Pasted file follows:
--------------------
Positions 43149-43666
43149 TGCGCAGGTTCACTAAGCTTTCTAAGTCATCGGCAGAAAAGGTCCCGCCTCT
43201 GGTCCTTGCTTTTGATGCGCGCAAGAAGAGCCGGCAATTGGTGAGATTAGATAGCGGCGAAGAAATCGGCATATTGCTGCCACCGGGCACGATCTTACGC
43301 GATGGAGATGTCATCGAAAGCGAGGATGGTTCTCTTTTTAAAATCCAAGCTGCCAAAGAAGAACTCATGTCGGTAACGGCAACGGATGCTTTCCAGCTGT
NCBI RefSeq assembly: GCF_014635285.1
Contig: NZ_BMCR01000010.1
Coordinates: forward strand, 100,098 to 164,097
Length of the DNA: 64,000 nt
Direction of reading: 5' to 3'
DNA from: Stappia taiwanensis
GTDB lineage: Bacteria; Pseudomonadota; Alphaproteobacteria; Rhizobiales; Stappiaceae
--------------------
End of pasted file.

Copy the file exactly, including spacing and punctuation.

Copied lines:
Positions 43149-43666
43149 TGCGCAGGTTCACTAAGCTTTCTAAGTCATCGGCAGAAAAGGTCCCGCCTCT
43201 GGTCCTTGCTTTTGATGCGCGCAAGAAGAGCCGGCAATTGGTGAGATTAGATAGCGGCGAAGAAATCGGCATATTGCTGCCACCGGGCACGATCTTACGC
43301 GATGGAGATGTCATCGAAAGCGAGGATGGTTCTCTTTTTAAAATCCAAGCTGCCAAAGAAGAACTCATGTCGGTAACGGCAACGGATGCTTTCCAGCTGT
NCBI RefSeq assembly: GCF_014635285.1
Contig: NZ_BMCR01000010.1
Coordinates: forward strand, 100,098 to 164,097
Length of the DNA: 64,000 nt
Direction of reading: 5' to 3'
DNA from: Stappia taiwanensis
GTDB lineage: Bacteria; Pseudomonadota; Alphaproteobacteria; Rhizobiales; Stappiaceae